What’s for lunch?
You remember “Robert” don’t you? He’s the guy that said my newspaper column readers needed to know what to eat. So last week, in response to “Robert,” I wrote about breakfast. This week we are moving right along to lunch.
First, please know that I advocate avoiding processed commercially manufactured foods including industrial seed oils (otherwise known as vegetable oils) and no sugar. I have written about this many times, coming at it from every direction I can think of.
Sometimes I explain why in much greater detail that anyone wants to hear. I’m not going to do that here. Here I am only suggesting food and meals that meet my standards. You are welcome!
I am also presuming that most people eat their big meal at night. So my lunch ideas will be much lighter. If that isn’t you, just shift these ideas to dinner in your house and you are good to go.
Finally, last week I inserted a lot of internet links to recipes. But I’m not sure how much my readers are inclined to wander around on the internet. So I won’t be doing that here. If you want me to provide links in the future, just email or call me.
So what’s for lunch?
Lunch can be what you had for breakfast.
There is nothing special about eggs and bacon that makes it only fitting for breakfast. These are both excellent sources of protein and essential nutrients.
- Hard boil some eggs and put them in the refrigerator. From those eggs you can make egg salad. My personal recipe would be mashed eggs, mayo, a little mustard and maybe some chopped olives. Season it anyway that makes you happy.
- If you want this to be a “sandwich” you can roll the salad up in a lettuce leaf. Or you could scrape up the salad (a dip of a sort) with pork rinds or, better yet, chopped vegetables. Or you could just eat it with a fork.
- And if you are in a real hurry then just eat three boiled eggs.
There are lots of other meat associated salad options.
- Tuna salad, salmon salad, chicken salad are all good options available in a can. But any one could be made with meat you cooked yesterday yourself. Might as well use a hard boiled egg while you are at it and chop absolutely any vegetables in as well.
- Important to use enough fat in this salad. Eggs have good fat and tend to stand well on their own. But canned meats (particularly) tend to be dry unless they include fats you shouldn’t be eating. Soybean or any other seed oils should be avoided. Consider adding some olive or avocado oil if the meat is dry.
- And if you are in a hurry eat some meat leftover from dinner along with some cheese.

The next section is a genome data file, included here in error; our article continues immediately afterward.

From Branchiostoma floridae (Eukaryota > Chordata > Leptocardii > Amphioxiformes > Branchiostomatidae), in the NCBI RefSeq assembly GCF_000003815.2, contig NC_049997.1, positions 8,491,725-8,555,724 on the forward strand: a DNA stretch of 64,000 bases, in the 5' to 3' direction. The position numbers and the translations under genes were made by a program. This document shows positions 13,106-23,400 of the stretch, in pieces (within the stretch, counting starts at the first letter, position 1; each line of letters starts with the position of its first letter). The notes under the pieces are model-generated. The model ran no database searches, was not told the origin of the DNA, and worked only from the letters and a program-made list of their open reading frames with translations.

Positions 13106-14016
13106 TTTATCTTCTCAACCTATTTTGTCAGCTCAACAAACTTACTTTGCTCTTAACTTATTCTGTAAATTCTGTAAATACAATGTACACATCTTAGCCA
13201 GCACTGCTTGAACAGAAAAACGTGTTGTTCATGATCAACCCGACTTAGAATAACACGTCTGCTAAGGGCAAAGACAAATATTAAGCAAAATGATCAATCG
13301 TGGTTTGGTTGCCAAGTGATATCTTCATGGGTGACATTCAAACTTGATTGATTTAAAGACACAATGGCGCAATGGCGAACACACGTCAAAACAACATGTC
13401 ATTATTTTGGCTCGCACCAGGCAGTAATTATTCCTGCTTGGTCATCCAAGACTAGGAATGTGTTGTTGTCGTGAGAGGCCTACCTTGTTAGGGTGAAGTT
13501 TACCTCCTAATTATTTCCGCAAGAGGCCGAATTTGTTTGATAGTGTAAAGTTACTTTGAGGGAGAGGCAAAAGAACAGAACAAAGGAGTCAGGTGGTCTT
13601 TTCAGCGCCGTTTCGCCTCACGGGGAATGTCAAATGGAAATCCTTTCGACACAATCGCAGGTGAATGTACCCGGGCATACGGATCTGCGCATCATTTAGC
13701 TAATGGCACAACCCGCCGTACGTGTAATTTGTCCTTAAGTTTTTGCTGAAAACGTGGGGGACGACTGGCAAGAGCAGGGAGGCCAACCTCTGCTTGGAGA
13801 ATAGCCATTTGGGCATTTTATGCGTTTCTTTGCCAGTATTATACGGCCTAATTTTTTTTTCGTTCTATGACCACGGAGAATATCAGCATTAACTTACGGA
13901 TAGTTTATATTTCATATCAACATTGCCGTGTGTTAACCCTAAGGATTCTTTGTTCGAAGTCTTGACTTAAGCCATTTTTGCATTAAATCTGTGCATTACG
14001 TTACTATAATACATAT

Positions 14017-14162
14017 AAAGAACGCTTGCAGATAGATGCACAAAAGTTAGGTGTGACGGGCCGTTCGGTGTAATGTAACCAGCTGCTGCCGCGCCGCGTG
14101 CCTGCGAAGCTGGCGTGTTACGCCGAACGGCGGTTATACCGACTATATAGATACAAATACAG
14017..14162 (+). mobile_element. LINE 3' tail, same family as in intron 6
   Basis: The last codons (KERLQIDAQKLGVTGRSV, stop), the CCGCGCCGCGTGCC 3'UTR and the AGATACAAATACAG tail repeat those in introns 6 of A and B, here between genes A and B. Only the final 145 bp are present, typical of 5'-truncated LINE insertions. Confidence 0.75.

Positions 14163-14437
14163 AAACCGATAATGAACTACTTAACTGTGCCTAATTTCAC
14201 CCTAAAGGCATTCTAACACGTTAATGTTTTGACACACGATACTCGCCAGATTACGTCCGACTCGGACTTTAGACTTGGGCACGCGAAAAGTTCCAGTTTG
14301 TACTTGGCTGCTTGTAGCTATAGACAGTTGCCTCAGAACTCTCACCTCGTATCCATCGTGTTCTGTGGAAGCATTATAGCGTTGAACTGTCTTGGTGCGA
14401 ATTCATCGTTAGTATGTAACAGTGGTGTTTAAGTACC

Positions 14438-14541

Soup is always good but out of your kitchen, not a can.
- Every cookbook (and of course the internet) has recipes Soups can include any meat and vegetables. Cream, butter, and cheese are fine ingredients. If you are overweight, pre-diabetic, or diabetic, suggest you avoid potatoes. If the recipe you choose lists potatoes as an ingredient, just leave them out.
- Need I mention that crackers and bread should not be included? If you choose to include crackers or bread anyway, then leave off the cream, butter, and cheese.
- Vegetable salads topped with meat, eggs, cheese are great. And, in case you haven’t figured it out, a vegetable salad can be made in quantity and refrigerated for future use. As to salad dressings, it is most important to avoid any dressing which includes seed oils and sugar. That may mean using red wine vinegar and olive oil.
Out to lunch?
- If you happen to be frequenting your favorite restaurant at noon, a hamburger patty or grilled (not fried) chicken with cheese, tomatoes, etal and perhaps a salad is great as long as the bun and french fries are excluded. Your personal health situation might have made the potatoes okay were they were not fried in commercially processed industrial seed oil. Because they always are.
And if you have forgotten why the processed commercially manufactured food and sugar isn’t a good idea, you might buy my book, It’s All about the Food. Beyond the Amazon option, you can find the book at Mount Ida Pharmacy, Bob’s Food City, Marilyn’s Old Country Store, and the Chamber of Commerce visitors center in Mount Ida, AR.
Pat Smith is the author of “It’s All About the Food,” a book that guides nutritious food choices as the way to avoid illness and maintain a healthy weight. Pat is a resident of Montgomery County, AR, president of Ouachita Village, Inc. board of directors (Montgomery County Food Pantry), and president of the Mount Ida Area Chamber of Commerce board of directors. Her email address is email@example.com; phone number is 870-490-1836; visit her website at allaboutthefood.org